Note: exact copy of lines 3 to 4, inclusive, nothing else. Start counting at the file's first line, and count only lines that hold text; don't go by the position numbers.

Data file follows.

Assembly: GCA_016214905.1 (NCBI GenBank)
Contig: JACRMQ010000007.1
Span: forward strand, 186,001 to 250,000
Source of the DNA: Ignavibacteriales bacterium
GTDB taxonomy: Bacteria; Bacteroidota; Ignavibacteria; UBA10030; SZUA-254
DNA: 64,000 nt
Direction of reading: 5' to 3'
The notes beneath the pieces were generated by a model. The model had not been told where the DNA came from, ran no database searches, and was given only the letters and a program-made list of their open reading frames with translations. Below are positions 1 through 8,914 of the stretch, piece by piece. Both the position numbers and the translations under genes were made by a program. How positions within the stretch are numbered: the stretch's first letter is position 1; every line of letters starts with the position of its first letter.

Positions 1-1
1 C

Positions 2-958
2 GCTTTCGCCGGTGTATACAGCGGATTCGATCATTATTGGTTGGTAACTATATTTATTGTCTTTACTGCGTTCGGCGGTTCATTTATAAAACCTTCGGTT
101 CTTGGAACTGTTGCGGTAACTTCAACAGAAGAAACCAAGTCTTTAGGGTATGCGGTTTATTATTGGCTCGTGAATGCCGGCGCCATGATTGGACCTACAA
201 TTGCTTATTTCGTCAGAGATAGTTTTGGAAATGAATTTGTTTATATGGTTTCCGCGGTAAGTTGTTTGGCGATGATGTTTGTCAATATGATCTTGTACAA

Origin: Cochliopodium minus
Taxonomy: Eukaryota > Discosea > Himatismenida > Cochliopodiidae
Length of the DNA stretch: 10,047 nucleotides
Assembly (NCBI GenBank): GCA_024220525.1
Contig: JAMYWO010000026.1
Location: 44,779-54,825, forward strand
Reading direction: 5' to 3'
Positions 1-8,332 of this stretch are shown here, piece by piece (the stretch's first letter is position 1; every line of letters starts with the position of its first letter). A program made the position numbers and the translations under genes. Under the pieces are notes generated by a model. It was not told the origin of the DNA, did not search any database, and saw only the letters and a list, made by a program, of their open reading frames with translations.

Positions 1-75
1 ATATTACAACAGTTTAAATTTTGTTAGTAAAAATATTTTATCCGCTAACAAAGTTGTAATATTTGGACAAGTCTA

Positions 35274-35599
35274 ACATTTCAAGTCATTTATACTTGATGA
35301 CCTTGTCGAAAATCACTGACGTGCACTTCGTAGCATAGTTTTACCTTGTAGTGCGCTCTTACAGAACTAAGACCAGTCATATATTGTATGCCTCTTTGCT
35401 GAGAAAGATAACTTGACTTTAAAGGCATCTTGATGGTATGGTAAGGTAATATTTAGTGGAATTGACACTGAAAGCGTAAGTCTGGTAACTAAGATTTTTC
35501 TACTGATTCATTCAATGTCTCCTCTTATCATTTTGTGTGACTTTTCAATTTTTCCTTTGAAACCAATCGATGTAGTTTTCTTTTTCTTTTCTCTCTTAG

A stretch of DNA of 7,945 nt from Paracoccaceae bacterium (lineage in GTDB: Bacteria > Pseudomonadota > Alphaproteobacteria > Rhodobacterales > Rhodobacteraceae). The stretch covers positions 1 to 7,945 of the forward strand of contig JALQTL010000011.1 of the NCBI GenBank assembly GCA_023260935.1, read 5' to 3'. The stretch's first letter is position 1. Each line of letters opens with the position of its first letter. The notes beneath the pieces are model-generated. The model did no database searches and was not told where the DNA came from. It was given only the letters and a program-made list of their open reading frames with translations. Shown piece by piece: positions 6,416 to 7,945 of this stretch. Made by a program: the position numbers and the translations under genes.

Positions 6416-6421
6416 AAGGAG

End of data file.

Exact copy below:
Span: forward strand, 186,001 to 250,000
Source of the DNA: Ignavibacteriales bacterium